Discussion in 'Markets & Economies' started by rbaggio, Feb 6, 2011.
I should consult wikipedia more often
The reason the money supply still expanded during the gold standard was because the governement was still cheating. They were still "printing" money out of thin air.
That why the gold standard had to be ended, so much more money had been created than what the underlying gold base allowed.
The gold standard was a bad idea. What we need is a "gold coin" standard. No central bank, and 100% backed currency.
Whoever has control of the money is always going to take their cut. I don't believe any man made system can stay honest for too long.
The only problem is the government. The government is NEVER honest, and can NEVER be expected to do the right thing for the people.
In a free market the action of consumers and competition would never allow this to continue for very long.
Exactly. That's why need sound money, free banking and liquidation of the central bank and privatisation of the mints.
We need market-based money. We need competition in money. Who knows what configuration or what innovations there might be surrounding money if anyone was free to enter the marketplace and present their ideas to customers?
Central banking is a centuries old technology now. It has no place in the modern world.
It has a very important place in the world, it just depends on your perspective.
If you are involved in the government or a government special interest group then a central bank is very important to constantly rob ordinary people and maintain the ever expanding power and size of the state.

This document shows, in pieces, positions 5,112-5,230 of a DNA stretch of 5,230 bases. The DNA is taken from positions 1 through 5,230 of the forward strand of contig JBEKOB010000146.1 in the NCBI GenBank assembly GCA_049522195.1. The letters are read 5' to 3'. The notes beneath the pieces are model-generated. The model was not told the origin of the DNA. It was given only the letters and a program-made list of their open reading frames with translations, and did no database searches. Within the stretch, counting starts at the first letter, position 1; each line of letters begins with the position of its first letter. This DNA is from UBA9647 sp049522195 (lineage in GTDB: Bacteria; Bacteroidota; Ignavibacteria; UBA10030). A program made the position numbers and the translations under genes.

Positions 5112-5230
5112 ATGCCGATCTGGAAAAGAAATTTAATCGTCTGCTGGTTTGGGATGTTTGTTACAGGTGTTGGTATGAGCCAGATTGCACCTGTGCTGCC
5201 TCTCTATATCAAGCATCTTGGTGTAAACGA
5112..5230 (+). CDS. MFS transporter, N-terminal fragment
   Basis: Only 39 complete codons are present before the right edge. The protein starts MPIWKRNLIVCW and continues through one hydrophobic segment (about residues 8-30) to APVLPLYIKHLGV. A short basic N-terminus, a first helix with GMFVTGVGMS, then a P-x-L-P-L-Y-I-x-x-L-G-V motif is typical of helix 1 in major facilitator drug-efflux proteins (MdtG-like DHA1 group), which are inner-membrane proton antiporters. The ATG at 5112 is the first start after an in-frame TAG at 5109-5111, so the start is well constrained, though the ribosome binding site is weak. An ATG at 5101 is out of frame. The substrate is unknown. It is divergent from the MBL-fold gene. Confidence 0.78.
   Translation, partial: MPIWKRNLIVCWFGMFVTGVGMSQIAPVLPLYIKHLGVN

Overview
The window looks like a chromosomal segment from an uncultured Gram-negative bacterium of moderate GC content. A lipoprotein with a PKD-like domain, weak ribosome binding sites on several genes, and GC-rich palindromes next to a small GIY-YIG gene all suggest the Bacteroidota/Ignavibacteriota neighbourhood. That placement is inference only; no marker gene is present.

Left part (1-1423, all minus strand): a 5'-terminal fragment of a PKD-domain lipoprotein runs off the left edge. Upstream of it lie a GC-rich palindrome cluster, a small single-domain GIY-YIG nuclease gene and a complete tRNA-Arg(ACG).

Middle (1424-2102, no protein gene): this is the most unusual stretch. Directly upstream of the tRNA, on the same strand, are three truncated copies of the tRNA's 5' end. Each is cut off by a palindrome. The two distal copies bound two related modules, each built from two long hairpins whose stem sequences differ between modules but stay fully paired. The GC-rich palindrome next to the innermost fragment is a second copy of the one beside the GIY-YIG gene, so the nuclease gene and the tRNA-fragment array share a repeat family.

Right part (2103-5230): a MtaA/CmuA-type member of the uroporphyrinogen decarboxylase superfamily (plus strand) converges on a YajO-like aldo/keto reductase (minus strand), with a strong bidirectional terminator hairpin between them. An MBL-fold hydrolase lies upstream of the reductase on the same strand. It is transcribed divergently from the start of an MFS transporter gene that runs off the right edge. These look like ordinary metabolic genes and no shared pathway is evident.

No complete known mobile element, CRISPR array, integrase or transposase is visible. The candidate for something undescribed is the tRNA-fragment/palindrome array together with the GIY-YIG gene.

Central Banking is a barbarous relic.
that doesn't mean it is going away...
Back in 1959, currency (notes + coins in circulation) was approx 10% of the total money supply here in Australia.
In 2012, currency is now only 3.75% of the total money supply.
Over the month of August, M3 grew by 0.2percent and broad money grew by 0.2percent. Over the year to August, broad money grew by 7.2percent.
and what are the official inflation figures ?
Over the month of September, M3 grew by 0.6percent and broad money grew by 0.6percent. Over the year to September, broad money grew by 7.1percent.
Over the month of October, M3 grew by 0.3 per cent and broad money grew by 0.2 per cent. Over the year to October, broad money grew by 6.8 per cent.
Over the month of November, M3 grew by 0.2 per cent and broad money grew by 0.2 per cent. Over the year to November, broad money grew by 6.6 per cent.
Over the month of December, M3 grew by 0.6 per cent and broad money grew by 0.5 per cent. Over the year to December, broad money grew by 6.6 per cent.
Over the month of January, M3 grew by 0.7 per cent and broad money grew by 0.5 per cent. Over the year to January, broad money grew by 6.3 per cent.
Over the month of February, M3 grew by 0.2 per cent and broad money grew by 0.1 per cent. Over the year to February, broad money grew by 6.0 per cent.
An RBA produced excel chart with information going back to 1976 for those interested.
Separate names with a comma.